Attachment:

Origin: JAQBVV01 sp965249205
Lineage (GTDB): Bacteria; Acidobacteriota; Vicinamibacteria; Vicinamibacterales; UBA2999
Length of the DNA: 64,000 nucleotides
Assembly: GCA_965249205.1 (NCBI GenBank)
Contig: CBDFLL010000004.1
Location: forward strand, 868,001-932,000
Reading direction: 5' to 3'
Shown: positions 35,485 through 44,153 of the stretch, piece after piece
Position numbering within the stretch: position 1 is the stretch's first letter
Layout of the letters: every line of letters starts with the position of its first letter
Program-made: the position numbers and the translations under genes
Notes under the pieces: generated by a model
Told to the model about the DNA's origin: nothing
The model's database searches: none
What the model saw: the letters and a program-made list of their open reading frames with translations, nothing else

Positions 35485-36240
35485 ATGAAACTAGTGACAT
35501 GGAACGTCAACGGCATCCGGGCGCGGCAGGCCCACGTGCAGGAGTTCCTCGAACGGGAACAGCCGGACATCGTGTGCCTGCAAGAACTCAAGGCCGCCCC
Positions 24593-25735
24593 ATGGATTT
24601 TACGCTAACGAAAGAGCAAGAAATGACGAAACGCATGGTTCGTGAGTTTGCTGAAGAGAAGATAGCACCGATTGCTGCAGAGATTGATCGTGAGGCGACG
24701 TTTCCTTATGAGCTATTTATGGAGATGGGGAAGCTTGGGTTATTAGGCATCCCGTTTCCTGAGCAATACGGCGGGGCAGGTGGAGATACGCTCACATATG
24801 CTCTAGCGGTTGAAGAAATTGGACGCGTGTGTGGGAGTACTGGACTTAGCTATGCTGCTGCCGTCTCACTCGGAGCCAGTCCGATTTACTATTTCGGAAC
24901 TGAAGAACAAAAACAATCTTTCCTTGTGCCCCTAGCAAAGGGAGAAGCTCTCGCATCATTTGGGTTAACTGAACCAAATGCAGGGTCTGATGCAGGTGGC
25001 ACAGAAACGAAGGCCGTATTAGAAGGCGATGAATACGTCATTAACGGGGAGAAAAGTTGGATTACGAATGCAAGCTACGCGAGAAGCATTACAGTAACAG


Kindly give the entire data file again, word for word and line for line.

Origin: JAQBVV01 sp965249205
Lineage (GTDB): Bacteria; Acidobacteriota; Vicinamibacteria; Vicinamibacterales; UBA2999
Length of the DNA: 64,000 nucleotides
Assembly: GCA_965249205.1 (NCBI GenBank)
Contig: CBDFLL010000004.1
Location: forward strand, 868,001-932,000
Reading direction: 5' to 3'
Shown: positions 35,485 through 44,153 of the stretch, piece after piece
Position numbering within the stretch: position 1 is the stretch's first letter
Layout of the letters: every line of letters starts with the position of its first letter
Program-made: the position numbers and the translations under genes
Notes under the pieces: generated by a model
Told to the model about the DNA's origin: nothing
The model's database searches: none
What the model saw: the letters and a program-made list of their open reading frames with translations, nothing else

Positions 35485-36240
35485 ATGAAACTAGTGACAT
35501 GGAACGTCAACGGCATCCGGGCGCGGCAGGCCCACGTGCAGGAGTTCCTCGAACGGGAACAGCCGGACATCGTGTGCCTGCAAGAACTCAAGGCCGCCCC
Positions 24593-25735
24593 ATGGATTT
24601 TACGCTAACGAAAGAGCAAGAAATGACGAAACGCATGGTTCGTGAGTTTGCTGAAGAGAAGATAGCACCGATTGCTGCAGAGATTGATCGTGAGGCGACG
24701 TTTCCTTATGAGCTATTTATGGAGATGGGGAAGCTTGGGTTATTAGGCATCCCGTTTCCTGAGCAATACGGCGGGGCAGGTGGAGATACGCTCACATATG
24801 CTCTAGCGGTTGAAGAAATTGGACGCGTGTGTGGGAGTACTGGACTTAGCTATGCTGCTGCCGTCTCACTCGGAGCCAGTCCGATTTACTATTTCGGAAC
24901 TGAAGAACAAAAACAATCTTTCCTTGTGCCCCTAGCAAAGGGAGAAGCTCTCGCATCATTTGGGTTAACTGAACCAAATGCAGGGTCTGATGCAGGTGGC
25001 ACAGAAACGAAGGCCGTATTAGAAGGCGATGAATACGTCATTAACGGGGAGAAAAGTTGGATTACGAATGCAAGCTACGCGAGAAGCATTACAGTAACAG